For oil crisis: Petroleum Division, OGRA refuse to take blame


With the country witnessing an oil crisis amid the Covid-19 pandemic, the Petroleum Division and the Oil and Gas Regulatory Authority (Ogra) have passed the buck on to each other for forcing oil marketing companies (OMCs) to keep 20 days of oil stocks, which has perturbed government functionaries.

Under licensing conditions, OMCs are bound to maintain oil stocks for 20 days to meet demand in case of any emergency. However, during the recent crisis, some OMCs hoarded fuel products whereas others failed to keep stocks for 20 days, which led to a prolonged oil crisis in the country.

Sources told The Express Tribune that cabinet members in a recent meeting took up the matter and inquired who was responsible for ensuring OMCs kept oil stocks for 20 days.

Special Assistant to Prime Minister on Petroleum Nadeem Babar told the meeting that the regulator was to ensure that oil stocks were maintained for 20 days.

However, Ogra Chairperson Uzma Adil said under the Ogra Marketing Rules 2016 the authority was only responsible for the development of storage infrastructure whereas determining the supply and demand of petroleum products was the function of Petroleum Division.

She said the Petroleum Division called a product review meeting every month to determine the supply and demand situation, in which Ogra also participated.

At present, enforcement measures were being carried out jointly. Cabinet members expressed their dismay over the performance of both the Petroleum Division and Ogra, noting that both the entities should have performed their role mandated by relevant laws and rules.

The cabinet noted that Ogra and the Petroleum Division had legal authority to physically enter and inspect storage facilities of oil companies. The cabinet expressed extreme disappointment over petroleum shortage in the country, which took shine off government’s recent decision to pass the impact of sharply lower international fuel prices on to consumers.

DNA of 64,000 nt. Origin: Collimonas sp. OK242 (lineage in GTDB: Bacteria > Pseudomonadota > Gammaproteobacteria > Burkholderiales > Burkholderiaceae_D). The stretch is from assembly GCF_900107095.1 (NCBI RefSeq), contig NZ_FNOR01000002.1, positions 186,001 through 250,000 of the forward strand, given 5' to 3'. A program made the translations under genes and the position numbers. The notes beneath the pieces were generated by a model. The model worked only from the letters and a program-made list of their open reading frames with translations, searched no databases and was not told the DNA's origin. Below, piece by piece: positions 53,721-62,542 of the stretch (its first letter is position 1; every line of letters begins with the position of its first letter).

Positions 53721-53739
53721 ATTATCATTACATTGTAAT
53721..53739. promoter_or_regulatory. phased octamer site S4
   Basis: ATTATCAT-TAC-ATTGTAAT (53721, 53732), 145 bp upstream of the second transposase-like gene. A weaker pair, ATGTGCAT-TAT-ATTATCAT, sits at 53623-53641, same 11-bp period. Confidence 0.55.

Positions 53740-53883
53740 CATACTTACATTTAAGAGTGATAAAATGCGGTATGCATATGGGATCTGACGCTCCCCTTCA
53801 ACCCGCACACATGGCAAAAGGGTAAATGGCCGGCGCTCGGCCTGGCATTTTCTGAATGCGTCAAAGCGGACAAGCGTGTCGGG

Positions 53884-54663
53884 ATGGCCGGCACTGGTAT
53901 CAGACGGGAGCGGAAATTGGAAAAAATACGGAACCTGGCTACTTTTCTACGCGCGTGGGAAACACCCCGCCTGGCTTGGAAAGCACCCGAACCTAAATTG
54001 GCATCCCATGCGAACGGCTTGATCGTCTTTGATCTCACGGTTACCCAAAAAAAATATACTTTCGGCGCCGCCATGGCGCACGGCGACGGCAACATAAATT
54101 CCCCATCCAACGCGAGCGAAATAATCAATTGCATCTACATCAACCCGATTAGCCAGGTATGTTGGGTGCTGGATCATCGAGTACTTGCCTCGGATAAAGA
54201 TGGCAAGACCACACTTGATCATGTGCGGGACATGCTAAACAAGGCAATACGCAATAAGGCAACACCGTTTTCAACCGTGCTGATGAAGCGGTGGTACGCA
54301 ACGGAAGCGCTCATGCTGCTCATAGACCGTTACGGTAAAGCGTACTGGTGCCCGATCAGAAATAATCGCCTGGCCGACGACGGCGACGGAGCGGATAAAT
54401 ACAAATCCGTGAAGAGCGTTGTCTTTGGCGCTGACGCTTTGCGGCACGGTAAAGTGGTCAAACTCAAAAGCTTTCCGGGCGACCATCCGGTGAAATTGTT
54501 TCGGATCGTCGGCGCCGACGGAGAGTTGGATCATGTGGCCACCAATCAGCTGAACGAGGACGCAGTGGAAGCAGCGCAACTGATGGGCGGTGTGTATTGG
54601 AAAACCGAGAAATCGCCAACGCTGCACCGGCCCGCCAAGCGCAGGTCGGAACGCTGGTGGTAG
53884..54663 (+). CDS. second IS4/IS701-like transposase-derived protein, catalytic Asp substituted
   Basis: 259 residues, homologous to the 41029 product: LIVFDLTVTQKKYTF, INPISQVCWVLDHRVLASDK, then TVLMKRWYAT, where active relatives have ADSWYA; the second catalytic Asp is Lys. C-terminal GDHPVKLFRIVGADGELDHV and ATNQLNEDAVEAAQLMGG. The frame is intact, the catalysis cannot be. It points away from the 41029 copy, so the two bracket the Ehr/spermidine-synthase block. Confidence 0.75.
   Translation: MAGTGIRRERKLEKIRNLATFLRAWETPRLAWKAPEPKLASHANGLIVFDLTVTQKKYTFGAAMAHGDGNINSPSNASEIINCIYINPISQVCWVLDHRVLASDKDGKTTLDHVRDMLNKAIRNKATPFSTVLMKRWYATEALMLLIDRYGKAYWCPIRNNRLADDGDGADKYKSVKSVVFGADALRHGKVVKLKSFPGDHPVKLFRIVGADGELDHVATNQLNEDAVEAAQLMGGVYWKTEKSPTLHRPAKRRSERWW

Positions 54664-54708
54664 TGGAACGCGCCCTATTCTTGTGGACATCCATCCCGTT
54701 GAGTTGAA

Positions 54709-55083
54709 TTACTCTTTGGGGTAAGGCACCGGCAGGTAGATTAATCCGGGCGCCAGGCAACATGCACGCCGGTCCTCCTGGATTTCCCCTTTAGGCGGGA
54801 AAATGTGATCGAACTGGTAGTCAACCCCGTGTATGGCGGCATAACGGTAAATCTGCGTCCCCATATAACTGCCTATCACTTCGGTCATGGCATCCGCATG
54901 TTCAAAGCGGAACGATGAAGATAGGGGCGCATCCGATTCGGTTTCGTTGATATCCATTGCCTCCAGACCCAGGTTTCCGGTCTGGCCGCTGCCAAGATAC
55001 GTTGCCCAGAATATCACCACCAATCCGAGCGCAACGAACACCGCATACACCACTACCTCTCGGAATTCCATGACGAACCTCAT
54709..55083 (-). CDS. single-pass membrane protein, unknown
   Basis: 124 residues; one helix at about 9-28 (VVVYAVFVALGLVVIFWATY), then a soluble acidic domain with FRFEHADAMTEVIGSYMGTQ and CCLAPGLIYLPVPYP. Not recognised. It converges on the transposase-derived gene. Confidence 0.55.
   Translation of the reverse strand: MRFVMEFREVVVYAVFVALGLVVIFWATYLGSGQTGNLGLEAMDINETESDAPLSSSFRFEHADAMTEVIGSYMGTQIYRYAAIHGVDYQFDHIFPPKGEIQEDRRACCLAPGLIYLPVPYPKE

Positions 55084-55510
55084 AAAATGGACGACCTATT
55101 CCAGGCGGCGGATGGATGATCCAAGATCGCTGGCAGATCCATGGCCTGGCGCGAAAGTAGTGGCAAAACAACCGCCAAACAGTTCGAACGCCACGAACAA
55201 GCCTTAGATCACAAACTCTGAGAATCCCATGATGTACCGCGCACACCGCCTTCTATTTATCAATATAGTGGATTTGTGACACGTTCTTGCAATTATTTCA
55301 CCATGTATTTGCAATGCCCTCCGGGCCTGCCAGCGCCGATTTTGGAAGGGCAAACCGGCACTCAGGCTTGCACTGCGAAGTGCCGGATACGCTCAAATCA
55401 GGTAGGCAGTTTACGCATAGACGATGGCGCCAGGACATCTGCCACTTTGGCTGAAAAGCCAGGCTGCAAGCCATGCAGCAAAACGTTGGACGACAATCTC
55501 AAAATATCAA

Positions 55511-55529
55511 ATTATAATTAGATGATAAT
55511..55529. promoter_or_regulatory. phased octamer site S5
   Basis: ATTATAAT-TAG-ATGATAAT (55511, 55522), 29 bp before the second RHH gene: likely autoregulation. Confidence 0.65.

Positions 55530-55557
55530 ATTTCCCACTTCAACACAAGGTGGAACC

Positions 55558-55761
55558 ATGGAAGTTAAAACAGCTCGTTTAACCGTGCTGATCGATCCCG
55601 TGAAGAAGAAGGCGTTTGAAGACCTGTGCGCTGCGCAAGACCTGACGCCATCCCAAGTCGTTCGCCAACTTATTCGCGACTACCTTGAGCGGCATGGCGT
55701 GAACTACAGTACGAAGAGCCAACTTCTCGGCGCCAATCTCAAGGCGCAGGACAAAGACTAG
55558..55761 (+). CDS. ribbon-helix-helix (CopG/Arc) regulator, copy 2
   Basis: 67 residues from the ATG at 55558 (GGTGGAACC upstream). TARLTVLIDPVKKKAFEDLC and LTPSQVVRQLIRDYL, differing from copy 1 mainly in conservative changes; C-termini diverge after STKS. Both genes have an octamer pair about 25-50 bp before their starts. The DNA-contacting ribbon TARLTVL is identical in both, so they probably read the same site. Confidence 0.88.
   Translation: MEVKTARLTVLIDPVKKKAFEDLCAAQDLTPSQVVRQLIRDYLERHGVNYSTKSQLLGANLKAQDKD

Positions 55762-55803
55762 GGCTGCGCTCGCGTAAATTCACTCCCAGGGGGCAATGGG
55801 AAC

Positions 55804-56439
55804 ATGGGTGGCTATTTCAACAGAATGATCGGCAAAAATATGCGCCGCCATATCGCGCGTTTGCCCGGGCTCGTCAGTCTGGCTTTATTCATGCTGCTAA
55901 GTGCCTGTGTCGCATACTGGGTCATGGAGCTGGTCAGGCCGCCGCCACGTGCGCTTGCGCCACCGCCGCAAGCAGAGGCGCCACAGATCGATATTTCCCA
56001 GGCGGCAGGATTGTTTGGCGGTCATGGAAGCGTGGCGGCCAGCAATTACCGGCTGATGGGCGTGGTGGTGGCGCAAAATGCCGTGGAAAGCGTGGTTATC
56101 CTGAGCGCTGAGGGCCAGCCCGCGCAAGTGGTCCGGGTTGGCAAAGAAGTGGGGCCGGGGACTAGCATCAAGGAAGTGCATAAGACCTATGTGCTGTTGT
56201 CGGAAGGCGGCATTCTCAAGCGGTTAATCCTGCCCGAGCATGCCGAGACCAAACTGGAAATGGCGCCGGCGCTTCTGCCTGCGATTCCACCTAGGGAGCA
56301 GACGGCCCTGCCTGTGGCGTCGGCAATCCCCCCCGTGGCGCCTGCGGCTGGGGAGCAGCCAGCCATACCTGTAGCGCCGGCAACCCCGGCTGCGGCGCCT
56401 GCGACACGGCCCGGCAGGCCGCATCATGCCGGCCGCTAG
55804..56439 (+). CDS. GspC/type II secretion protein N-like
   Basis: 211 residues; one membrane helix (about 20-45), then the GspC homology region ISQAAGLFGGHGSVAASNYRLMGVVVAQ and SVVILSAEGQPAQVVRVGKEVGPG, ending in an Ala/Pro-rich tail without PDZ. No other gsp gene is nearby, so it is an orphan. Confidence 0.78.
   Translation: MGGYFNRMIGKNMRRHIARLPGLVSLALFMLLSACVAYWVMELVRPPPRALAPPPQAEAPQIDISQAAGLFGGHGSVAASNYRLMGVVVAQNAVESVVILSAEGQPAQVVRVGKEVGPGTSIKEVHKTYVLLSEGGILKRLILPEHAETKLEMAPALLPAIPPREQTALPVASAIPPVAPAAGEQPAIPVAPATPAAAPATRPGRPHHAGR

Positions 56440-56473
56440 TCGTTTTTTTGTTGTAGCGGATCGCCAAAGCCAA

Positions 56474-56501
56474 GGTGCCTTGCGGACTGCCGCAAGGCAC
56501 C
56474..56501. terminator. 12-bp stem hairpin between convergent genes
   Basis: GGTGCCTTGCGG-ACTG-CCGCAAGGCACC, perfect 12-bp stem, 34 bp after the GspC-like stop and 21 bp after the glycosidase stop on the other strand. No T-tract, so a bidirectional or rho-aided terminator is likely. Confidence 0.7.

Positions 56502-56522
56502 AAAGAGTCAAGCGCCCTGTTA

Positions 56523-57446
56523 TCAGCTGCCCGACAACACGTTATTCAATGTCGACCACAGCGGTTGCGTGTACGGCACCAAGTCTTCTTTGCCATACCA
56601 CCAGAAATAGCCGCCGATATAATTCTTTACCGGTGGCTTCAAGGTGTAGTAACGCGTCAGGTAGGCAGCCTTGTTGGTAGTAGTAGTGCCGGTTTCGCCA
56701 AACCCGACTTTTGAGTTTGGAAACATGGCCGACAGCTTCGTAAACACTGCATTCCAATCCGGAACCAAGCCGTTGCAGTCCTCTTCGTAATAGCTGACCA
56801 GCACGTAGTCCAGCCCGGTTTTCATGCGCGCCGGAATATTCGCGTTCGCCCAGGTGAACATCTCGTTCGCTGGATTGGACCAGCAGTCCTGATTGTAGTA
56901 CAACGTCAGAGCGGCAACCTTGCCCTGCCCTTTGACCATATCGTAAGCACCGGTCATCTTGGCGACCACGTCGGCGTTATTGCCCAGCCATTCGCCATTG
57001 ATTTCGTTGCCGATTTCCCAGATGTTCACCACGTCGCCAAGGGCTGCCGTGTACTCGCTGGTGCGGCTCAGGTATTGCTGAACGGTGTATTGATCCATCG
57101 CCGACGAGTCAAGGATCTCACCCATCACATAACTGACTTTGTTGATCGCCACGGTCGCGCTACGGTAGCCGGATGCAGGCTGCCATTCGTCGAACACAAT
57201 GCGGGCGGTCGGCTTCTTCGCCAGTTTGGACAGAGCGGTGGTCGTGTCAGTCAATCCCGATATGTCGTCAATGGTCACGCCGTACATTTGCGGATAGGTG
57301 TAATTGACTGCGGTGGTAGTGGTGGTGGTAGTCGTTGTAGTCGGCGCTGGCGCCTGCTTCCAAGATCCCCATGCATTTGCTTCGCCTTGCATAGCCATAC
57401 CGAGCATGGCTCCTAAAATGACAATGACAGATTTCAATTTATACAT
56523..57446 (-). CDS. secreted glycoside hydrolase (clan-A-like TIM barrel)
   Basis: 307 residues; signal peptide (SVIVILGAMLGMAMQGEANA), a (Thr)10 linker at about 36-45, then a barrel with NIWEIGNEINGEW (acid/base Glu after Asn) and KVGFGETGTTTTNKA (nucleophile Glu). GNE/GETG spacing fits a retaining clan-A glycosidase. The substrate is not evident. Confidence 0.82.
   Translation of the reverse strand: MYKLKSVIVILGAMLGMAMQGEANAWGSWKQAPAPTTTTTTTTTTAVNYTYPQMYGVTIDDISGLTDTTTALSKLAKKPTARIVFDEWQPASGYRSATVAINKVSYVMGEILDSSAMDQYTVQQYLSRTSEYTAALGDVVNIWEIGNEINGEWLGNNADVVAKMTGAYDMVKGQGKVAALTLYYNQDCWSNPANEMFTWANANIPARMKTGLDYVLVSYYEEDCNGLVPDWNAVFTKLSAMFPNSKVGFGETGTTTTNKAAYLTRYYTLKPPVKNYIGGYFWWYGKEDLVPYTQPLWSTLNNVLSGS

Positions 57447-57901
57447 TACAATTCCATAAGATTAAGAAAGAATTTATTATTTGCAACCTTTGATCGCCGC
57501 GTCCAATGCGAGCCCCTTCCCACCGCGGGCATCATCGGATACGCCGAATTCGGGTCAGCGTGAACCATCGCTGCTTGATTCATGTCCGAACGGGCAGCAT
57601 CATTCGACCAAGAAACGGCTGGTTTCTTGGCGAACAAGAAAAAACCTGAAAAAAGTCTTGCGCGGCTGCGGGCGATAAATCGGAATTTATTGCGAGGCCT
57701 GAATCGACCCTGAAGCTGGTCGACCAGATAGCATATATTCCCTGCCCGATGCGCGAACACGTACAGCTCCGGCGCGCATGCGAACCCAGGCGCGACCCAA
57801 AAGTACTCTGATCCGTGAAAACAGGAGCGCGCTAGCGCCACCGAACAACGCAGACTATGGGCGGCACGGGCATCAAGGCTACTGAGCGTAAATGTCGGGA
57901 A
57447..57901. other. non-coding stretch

The special assistant to the prime minister on petroleum explained that the existing price determination mechanism for regulated petroleum products was such that it worked well when international prices were stable but failed during periods of volatility. The reason behind that was the monthly price indexation with Pakistan State Oil’s (PSO) fuel purchase prices. A lag of 30 to 45 days resulted in inventory losses for the OMCs.

A proposal to change the existing mechanism was being submitted to the Economic Coordination Committee (ECC), under which prices would be determined fortnightly by using the Platts Index.

However, the cabinet did not agree with the explanation, saying OMCs were more than happy to pocket windfall gains when oil prices were high but were reluctant to bear losses when prices went down.

Under the terms of contract, the OMCs were bound to keep 20 days of petroleum stock, which they apparently failed to maintain.

The cabinet members expressed concern, asking why timely remedial measures were not taken when the Petroleum Division had ostensibly realised looming shortage in mid-May. They called for fixing responsibility for the shortage.

PM aide Babar clarified that against supply of 650,000 metric tons in June 2019, the availability of 850,000 MT was ensured at present through 40% increase in imports by PSO.

However, an unexpected surge in demand was witnessed, which could be due to the relaxation in lockdown or because of panic buying, but exact reasons for the shortage were being determined. Nevertheless, administrative measures against possible hoarding by either OMCs or petrol filling stations were being taken.

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